The Supreme Court on Tuesday heard the case of a Texas death-row inmate seeking DNA testing for evidence that he believes will clear him. A federal appeals court threw out Rodney Reed’s federal civil rights lawsuit challenging the constitutionality of the Texas law governing DNA testing, explaining that Reed had filed his suit too late. Although several justices on Tuesday appeared ready to reject the deadline imposed by the lower court, there was no clear consensus around an alternative rule – and Reed’s lawsuit would still be too late under one of the options that the justices debated.
Reed was sentenced to death for the 1996 rape and murder of Stacey Stites, but he has consistently maintained his innocence, explaining that he was in a secret relationship with Stites. He is seeking to have DNA testing conducted on several items found on or near Stites’ body and in the truck she often drove, and he has suggested that Stites’ fiancé, who had learned about her relationship with Reed, was actually responsible for the murder.
A state trial court turned down Reed’s request for DNA testing, and the Texas Court of Criminal Appeals, the state’s highest court for criminal cases, upheld that ruling and denied Reed’s petition to reconsider the case. Reed then went to federal district court in Texas, where he argued that the Texas law governing post-conviction DNA testing violates his right to due process by requiring him to comply with unconstitutional procedures before he can use the testing.
The U.S. Court of Appeals for the 5th Circuit never reached the merits of Reed’s claim. Although Reed had filed his lawsuit within two years of the TCCA’s denial of rehearing, the 5th Circuit ruled that Reed should have instead filed his lawsuit within two years of the trial court’s decision denying his request for DNA testing.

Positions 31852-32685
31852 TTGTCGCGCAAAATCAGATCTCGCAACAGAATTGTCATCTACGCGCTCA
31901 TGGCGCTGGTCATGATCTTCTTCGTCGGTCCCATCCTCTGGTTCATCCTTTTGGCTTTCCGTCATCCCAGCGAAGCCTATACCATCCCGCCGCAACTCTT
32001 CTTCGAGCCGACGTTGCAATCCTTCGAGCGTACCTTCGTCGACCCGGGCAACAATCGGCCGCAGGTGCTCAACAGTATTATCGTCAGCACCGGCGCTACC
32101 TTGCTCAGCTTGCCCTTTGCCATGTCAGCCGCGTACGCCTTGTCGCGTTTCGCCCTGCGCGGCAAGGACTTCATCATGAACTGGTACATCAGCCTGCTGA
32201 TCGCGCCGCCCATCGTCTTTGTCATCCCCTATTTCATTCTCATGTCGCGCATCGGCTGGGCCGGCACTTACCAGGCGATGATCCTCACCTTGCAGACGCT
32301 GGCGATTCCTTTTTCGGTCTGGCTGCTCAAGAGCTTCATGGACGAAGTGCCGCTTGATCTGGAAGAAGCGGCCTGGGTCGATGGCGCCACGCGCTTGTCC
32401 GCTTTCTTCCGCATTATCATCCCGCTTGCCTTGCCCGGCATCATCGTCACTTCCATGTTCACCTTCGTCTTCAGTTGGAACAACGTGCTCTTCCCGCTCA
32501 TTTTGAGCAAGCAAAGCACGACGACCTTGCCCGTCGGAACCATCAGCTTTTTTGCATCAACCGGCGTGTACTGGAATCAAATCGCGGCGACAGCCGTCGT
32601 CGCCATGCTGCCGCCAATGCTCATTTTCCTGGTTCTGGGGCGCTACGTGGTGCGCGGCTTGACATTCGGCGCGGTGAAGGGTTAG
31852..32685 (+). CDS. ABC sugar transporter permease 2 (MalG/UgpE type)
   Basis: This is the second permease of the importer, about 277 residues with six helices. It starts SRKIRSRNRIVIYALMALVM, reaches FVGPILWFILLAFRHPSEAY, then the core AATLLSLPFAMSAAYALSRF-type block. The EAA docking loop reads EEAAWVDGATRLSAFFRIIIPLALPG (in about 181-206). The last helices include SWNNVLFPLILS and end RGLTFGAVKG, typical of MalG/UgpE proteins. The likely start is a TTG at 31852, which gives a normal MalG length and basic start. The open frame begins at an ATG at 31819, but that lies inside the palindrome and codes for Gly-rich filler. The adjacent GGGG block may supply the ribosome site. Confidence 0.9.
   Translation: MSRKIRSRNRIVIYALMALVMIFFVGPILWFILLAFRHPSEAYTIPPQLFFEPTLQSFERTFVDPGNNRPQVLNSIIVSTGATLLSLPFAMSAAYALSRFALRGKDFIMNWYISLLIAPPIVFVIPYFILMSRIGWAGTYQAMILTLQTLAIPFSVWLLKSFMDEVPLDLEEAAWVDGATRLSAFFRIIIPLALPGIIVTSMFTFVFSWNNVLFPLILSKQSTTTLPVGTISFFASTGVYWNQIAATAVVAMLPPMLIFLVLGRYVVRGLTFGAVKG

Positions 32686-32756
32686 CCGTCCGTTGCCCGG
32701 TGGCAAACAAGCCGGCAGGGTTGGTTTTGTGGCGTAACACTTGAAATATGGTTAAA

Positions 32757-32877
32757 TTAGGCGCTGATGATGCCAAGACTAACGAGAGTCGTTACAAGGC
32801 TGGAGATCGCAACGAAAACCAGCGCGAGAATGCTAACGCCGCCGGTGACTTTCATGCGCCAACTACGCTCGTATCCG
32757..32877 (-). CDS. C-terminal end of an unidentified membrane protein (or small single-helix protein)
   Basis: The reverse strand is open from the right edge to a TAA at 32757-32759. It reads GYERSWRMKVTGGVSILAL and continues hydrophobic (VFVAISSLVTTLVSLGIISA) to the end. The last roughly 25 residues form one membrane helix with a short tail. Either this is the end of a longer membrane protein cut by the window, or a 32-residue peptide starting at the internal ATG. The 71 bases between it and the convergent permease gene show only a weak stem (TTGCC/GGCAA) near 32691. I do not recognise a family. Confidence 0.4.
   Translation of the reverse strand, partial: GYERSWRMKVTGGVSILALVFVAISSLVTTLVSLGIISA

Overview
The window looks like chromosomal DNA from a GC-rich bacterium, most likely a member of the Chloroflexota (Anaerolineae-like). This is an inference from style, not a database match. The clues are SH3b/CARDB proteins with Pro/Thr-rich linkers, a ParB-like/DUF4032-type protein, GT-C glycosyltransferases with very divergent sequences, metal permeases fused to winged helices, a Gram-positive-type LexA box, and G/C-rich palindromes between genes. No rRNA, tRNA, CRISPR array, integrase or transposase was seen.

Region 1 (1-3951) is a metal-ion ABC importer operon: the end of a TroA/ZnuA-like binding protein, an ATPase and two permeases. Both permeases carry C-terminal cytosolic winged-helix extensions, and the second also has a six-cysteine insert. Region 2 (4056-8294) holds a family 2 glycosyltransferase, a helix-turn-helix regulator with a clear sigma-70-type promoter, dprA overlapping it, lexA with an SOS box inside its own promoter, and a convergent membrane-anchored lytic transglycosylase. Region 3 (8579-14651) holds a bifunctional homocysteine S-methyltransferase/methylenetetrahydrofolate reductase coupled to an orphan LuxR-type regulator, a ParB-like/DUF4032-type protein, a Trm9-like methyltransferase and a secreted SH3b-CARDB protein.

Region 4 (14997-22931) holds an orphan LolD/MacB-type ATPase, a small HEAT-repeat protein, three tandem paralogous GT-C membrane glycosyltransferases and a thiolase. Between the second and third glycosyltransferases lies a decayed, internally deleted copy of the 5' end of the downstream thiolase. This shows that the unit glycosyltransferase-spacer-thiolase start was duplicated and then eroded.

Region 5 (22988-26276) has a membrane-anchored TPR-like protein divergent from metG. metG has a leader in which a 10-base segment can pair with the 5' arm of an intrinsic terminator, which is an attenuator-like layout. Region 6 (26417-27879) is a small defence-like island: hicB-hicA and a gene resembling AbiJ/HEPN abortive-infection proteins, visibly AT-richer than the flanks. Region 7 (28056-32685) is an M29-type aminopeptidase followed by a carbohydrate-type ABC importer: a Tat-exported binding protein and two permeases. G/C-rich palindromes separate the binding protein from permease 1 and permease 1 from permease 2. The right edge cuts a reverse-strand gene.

Representing Reed, lawyer Parker Rider-Longmaid told the justices that the statute of limitations began to run at the end of the state-court litigation denying Reed’s request for DNA testing – in this case, when the TCCA denied rehearing. Because Reed’s federal civil rights lawsuit challenges the state’s DNA-testing law, Rider-Longmaid explained, it makes sense to wait until the state court has said what the law means. And such a rule, Rider-Longmaid added, is “simple, predictable, and sensible.”
Justice Sonia Sotomayor was sympathetic. Under the Supreme Court’s own rules, she observed, the window to file a petition for review challenging a state-court judgment begins to run when the state court denies rehearing. The rationale behind that rule, she noted, is that the state court could still change its decision at the rehearing stage – just as the TCCA could have done in Reed’s case.
Justice Samuel Alito was more skeptical. How often, he asked Rider-Longmaid, does the TCCA actually grant rehearing?
Arguing for the state, Texas Solicitor General Judd Stone told the court that rehearing is “rare” in the TCCA and, in this case, “changed nothing about the rights and obligations under Texas law or the U.S. Constitution” to Reed. But in a case in which the TCCA does grant rehearing, he added, the statute of limitations would start to run then.